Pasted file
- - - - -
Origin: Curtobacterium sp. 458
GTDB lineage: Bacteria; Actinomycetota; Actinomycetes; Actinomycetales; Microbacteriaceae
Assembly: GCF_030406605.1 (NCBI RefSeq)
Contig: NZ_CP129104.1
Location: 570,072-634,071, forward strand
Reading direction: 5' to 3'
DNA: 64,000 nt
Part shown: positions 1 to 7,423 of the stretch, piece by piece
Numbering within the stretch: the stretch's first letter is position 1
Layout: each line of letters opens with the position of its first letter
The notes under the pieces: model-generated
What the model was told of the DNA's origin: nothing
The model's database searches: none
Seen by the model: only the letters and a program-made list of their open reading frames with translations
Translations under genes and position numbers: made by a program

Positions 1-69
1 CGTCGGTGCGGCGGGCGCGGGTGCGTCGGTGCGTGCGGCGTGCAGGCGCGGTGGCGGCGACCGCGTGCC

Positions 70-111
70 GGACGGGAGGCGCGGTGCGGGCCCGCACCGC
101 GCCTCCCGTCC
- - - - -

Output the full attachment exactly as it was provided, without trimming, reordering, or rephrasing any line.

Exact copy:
Origin: Curtobacterium sp. 458
GTDB lineage: Bacteria; Actinomycetota; Actinomycetes; Actinomycetales; Microbacteriaceae
Assembly: GCF_030406605.1 (NCBI RefSeq)
Contig: NZ_CP129104.1
Location: 570,072-634,071, forward strand
Reading direction: 5' to 3'
DNA: 64,000 nt
Part shown: positions 1 to 7,423 of the stretch, piece by piece
Numbering within the stretch: the stretch's first letter is position 1
Layout: each line of letters opens with the position of its first letter
The notes under the pieces: model-generated
What the model was told of the DNA's origin: nothing
The model's database searches: none
Seen by the model: only the letters and a program-made list of their open reading frames with translations
Translations under genes and position numbers: made by a program

Positions 1-69
1 CGTCGGTGCGGCGGGCGCGGGTGCGTCGGTGCGTGCGGCGTGCAGGCGCGGTGGCGGCGACCGCGTGCC

Positions 70-111
70 GGACGGGAGGCGCGGTGCGGGCCCGCACCGC
101 GCCTCCCGTCC